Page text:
The Last Kind Words by Tom Piccirilli
My rating: 3 of 5 stars
It’s hard to be a black sheep in a family of thieves and swindlers, but Collie Rand managed to pull it off by going on a murder spree during which he killed several innocent people including a child.
Terrier Rand couldn’t cope with what his brother did and took off for five years, but with the execution date approaching he reluctantly comes home when Collie asks to see him. Collie tells Terry that while he’s guilty of most of crimes that he didn’t kill one young woman that was pinned on him, and that he fears that a serial killer may be out there commiting more murders.
Collie has a long history of play mind games as well as being a homicidal jerkface so Terry doubts his brother, and his homecoming isn’t a pleasant trip down memory lane. He finds his family still reeling with the shock and shame of Collie’s crimes as well as other issues, and he’s still in love with the woman he skipped out on even though she married one of his best friends. As he tries to help his family pull the pieces back together and come to terms with his past Terry begins looking into the possibility that Collie is telling the truth about another killer.
I’ve heard a lot of good things about the late Tom Piccirilli, but while there was a lot I liked in this it also had a lot of elements that didn’t work for me. The idea of a guy raised by a family of criminals coming home and investigating a murder is a nice hook, and the writing is very solid overall. However, I had a lot of problems with the tone of the book.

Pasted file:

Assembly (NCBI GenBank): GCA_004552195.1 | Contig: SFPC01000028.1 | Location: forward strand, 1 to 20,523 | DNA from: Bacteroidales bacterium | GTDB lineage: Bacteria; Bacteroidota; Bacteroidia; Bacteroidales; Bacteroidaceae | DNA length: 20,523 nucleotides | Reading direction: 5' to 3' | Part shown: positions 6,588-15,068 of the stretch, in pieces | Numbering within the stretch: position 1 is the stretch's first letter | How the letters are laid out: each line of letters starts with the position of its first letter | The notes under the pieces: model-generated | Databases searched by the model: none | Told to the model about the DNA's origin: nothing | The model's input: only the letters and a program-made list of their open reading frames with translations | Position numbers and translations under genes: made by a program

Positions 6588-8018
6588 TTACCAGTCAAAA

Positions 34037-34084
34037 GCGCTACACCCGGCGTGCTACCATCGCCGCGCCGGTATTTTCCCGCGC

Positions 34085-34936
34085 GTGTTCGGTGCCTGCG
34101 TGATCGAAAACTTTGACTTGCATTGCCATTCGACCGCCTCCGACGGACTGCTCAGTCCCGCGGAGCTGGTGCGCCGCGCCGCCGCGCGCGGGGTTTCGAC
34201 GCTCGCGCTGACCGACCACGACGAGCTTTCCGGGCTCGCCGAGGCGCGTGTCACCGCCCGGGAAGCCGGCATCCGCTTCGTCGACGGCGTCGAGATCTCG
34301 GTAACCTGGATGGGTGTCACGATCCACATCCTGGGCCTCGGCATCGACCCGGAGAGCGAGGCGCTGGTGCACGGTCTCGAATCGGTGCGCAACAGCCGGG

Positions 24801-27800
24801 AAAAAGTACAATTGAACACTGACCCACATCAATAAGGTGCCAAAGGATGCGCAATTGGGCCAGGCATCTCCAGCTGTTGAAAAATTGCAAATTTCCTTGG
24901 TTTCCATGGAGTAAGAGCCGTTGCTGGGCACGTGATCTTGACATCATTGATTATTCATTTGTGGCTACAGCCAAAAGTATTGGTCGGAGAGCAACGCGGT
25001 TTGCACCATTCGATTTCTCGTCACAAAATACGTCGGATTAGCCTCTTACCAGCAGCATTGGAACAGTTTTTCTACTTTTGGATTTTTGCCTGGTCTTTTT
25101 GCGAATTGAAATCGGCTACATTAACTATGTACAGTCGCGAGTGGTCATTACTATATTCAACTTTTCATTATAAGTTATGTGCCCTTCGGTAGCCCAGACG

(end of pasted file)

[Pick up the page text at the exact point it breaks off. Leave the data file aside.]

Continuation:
As our first person narrator we spend the entire book with Terry’s angst, and that’s understandable to some extent. If this was straight-up character based crime fiction, like from a Richard Price type of ultra realistic story, then it’d be fine and Piccirilli kinda gets there. Yet it’s also got this kind of gimmicky criminal underworld thing that seems more like something that belong in a Richard Stark novel or a John Wick movie. There’s so much stuff like that from the way the whole Rand family is named after types of dogs to the descriptions of their house being stuffed with hidden spaces filled with loot from heists over the years. (You’d think a family of known thieves wouldn’t want a house filled with evidence of their crimes.) Again, if that’s what you’re going for and you put a criminal playing detective in that world then that’s a solid idea.
But trying to mix serious character drama with a guy brooding about his family and his regrets doesn’t sync up with a story about thieves who seem to have been imported from a pulp novel. Then you add in the serial killer story which gets pretty stupid and melodramatic in the end, and it just feels like a lot of scattered elements that don’t work well together.
It’s also possible that I’m still so creeped out from reading I'll Be Gone in the Dark a few weeks ago that I refuse to sympathize with a guy who breaks into people’s houses when they’re sleeping. Whatever the reason, this one didn’t live up to a strong start for me.
View all my reviews